From pulp to polymer: How Woodly patent protects its bio-plastic innovations

8.5.2023

Finnish tech-startup Woodly is a rising challenger in the market for bio-based plastics. The company is casting a wide IP-protection net as it takes on the opportunity.

With carbon-reduction goals driving the world towards sustainability, demand for bio-based plastics is growing fast.

The opportunity is significant. A report from Grand View Research sized the market at USD 11 billion in 2022, with a forecast for compound annual growth of almost 19% through 2030. The top use cases for bio-based plastics include packaging, consumer goods, and automotive parts such as dashboards and seats.

One of the companies riding this wave is Woodly, a Helsinki-based material technology developer that uses wood pulp to produce a polymer with plastic-like properties. The polymer is then made into a granulate that can be used as a raw material in various products. Woodly’s tech has produced sandwich bags, flower and herb sleeves, textile packaging and more.

The material was originally developed in cooperation between Woodly and VTT, the state-owned research institute that drives a lot of Finland’s early-stage innovation. Tommi Vuorinen spent 15 years at VTT before joining Woodly as CTO in 2021.

“Our tests have shown that Woodly can replace more than 90% of conventional plastics in chosen applications, although not all of these would be economically viable. Our long-term vision is for 15% of plastics to be replaced by products made from Woodly® material,” says Vuorinen.

Woodly has invested in protecting its technology with patents. CEO of Woodly Jaakko Kaminen (left) and CTO of Woodly Tommi Vuorinen (right). Photo: Woodly

Collaboration drives innovation

Papula-Nevinpat and Woodly have been working together since 2019.

The first patents filed by Woodly were related to the composition of its material. These have now been granted in several countries. The company has also filed to protect several application areas and processes, including those where the material is used as a composite element.

“Woodly knew from the beginning that a large network of partners would be needed for different steps of the production process. This would mean joint-development agreements, production agreements, and so on,” says Papula-Nevinpat Patent Attorney, Martta Asikainen. “To be successful in this kind of setup, you need both the credibility and security that IP brings. A patent portfolio gives you a stronger negotiating position and helps to ensure you retain control of your own technology.”

The leading product made from Woodly® material is a heat-sealed sandwich bag used by food retailers around Finland. Thanks to some special properties in the plastic film, sandwiches packed in Woodly® bags stay fresh for longer than sandwiches packed in traditional polypropylene bags.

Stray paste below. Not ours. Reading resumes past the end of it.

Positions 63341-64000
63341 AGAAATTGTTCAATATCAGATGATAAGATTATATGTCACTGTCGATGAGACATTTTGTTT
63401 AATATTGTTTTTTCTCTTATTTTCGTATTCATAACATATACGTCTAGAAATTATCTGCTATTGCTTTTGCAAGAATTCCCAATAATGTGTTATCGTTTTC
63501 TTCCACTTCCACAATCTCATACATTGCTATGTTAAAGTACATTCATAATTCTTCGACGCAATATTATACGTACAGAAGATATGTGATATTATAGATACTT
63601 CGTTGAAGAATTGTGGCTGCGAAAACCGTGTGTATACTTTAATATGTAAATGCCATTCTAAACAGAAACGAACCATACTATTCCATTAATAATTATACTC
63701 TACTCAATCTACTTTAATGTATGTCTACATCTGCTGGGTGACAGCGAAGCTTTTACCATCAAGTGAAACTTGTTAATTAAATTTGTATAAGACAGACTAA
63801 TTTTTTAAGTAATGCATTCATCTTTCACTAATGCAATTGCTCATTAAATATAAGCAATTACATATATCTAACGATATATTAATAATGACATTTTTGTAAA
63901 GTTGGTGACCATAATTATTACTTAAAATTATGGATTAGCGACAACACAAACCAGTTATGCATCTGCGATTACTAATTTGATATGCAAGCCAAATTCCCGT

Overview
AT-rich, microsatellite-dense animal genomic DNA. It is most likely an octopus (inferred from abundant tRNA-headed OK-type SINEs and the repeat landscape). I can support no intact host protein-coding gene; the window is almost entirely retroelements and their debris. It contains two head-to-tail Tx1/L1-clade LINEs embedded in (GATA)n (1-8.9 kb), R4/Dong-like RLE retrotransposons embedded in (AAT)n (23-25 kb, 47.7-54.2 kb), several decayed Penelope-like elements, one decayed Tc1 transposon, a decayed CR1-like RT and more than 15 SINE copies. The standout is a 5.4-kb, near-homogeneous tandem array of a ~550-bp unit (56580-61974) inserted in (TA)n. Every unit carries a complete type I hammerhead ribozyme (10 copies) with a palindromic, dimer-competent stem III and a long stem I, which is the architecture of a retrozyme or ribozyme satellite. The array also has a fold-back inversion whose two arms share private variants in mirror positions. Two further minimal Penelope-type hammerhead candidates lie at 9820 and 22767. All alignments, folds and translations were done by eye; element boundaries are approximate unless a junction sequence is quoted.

A heat-sealed sandwich bag used by food retailers around Finland is made from Woodly® material. Photo: Woodly

“Woodly® material allows excess moisture to escape from the bags, so sandwiches last longer on the store shelf. This helps to mitigate food waste,” says Vuorinen. “There’s also a hygiene element. With polypropylene bags, moisture balancing and release is often done by adding small laser-cut holes. The Woodly® bags do not require these perforations to be made.”

Spotting and seizing market opportunities

With Woodly stepping into such a rapidly growing field, the company is looking for opportunities across a broad spectrum of plastics. The competition includes other startups as well as big traditional plastic producers, who are now pouring investment into the market. This is why Woodly is making its patent applications as broad as possible.

“There are clearly some applications where traditional low-density polyethylene is the best material, but there are also many applications where it is not. Finding these opportunities – that’s where Woodly® will stand out,” says Vuorinen.

“As a startup, you do not always know which way you’re going to go. So you want to protect a variety of alternatives. You may end up doing something different to where you began,” he says. “You iterate ideas, allow them to compete, and protect the ones that emerge strongly in your testing.”

Big brands see Woodly® material as a potential element in achieving carbon-reduction goals. The company is taking this into account when setting commercial targets and developing its IP strategy. Everything is being designed to realize specific opportunities as they emerge.

“Creating successful IP ideas is not only about inventing stuff – it’s also about finding the right window for an application and then filling it. Managing that opportunity is the hardest part of the work,” says Vuorinen.

“Woodly’s value as a company is very much related to that of our IP portfolio. As we go on our growth path now outside of Finland, it’s really important to have these patents in place.”

Main photo: Woodly® granulate that can be used as a raw material in various plastics products. Photo: Woodly.

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